Kaitlyn Bradshaw – who graduated in 2009 and spent several years in drama and participated in a number of West Valley musicals and plays – talked about Bailey and all she learned from the dedicated teacher. “Ms. Bailey’s daily uplifting words and life lessons will always stick with me,” Bradshaw explained. “She once told me that no matter how high the climb, the view is always worth the effort. I still live by those words.”
Wanting to acknowledge and honor Bailey’s decades of service as a teacher and to the school’s drama and dance department’s, West Valley school administrators are in the process of deciding whether to rename the school’s drama theater in her honor. School officials are considering renaming the theater the “Stacey West Bailey Theatre.” Committee members are considering other similar names and the next committee meeting to decide on the issue is scheduled for Friday, May 13.
Bailey preparing for her final curtain call
Discussing her quickly approaching retirement after three and one half decades of teaching and 26 years of service to WVHS drama and dance students as well as all the contributions she has made to the City of Hemet, Bailey became emotional while explaining, “After 35 years, I can honestly say I have learned as much from my students as I have taught them.”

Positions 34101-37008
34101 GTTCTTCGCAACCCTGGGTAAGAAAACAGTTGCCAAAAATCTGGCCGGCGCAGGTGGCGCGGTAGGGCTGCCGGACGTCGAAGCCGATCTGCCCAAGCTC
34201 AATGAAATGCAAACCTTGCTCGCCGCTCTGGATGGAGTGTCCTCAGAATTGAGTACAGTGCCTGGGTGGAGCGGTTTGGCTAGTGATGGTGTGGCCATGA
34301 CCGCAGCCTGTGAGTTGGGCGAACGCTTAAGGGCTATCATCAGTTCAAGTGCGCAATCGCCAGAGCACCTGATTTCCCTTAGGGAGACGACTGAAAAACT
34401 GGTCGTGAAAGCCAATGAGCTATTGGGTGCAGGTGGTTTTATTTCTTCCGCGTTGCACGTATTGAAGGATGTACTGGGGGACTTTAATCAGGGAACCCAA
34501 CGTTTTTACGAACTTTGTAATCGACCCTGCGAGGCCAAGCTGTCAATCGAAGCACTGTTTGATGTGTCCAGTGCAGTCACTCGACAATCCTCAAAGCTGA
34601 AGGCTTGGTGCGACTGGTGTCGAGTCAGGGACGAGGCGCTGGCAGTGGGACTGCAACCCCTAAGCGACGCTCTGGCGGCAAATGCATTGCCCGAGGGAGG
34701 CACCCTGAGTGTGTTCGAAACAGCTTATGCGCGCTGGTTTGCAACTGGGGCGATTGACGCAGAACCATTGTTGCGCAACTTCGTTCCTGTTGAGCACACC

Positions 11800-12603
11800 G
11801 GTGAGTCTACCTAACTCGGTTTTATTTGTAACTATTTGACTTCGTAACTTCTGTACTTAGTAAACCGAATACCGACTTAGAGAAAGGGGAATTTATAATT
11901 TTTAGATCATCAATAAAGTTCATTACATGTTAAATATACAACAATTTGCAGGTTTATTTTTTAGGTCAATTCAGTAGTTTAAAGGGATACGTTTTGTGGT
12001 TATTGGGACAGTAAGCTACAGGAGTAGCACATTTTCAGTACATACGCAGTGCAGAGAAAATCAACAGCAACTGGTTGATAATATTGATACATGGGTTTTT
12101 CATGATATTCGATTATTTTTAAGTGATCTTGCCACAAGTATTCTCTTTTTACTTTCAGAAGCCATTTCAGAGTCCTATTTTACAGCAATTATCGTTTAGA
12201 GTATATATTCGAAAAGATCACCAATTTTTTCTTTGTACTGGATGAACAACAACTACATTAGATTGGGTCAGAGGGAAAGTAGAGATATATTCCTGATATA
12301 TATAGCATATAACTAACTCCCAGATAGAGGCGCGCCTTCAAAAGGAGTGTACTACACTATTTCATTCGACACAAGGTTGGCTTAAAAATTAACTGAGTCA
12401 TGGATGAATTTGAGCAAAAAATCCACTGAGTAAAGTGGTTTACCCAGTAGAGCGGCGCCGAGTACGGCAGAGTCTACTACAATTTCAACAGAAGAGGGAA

“This being my final year, we’ve spent this whole year just having a great time together. We have all had so much fun,” Bailey explained.
With a slight tremble in her voice betraying her emotions, Bailey said her last official production is her dance department’s final dance concert, scheduled for May 13 and 14. The title for the concert is appropriately named, “I’ve Had The Time of My Life.”
Janice Jones, the assistant principal at West Valley, recently expressed to Bailey how worried she is for the immediate future of the school’s drama department. But Bailey reassured Jones she still lives in town and is was always just a phone call away. Bailey has dedicated the last number in her last concert to Janice. The song is Charlie Puth’s, “One Call Away.”
As the curtain slowly falls, Stacey West Bailey – who has been the heart, soul and driving force behind West Valley High School’s Drama and Dance Departments for 26 years – will be greatly missed. Thank you Ms. Bailey, for your hard work and loving dedication to the many students you have mentored and the countless lives you have touched over the last 35 years.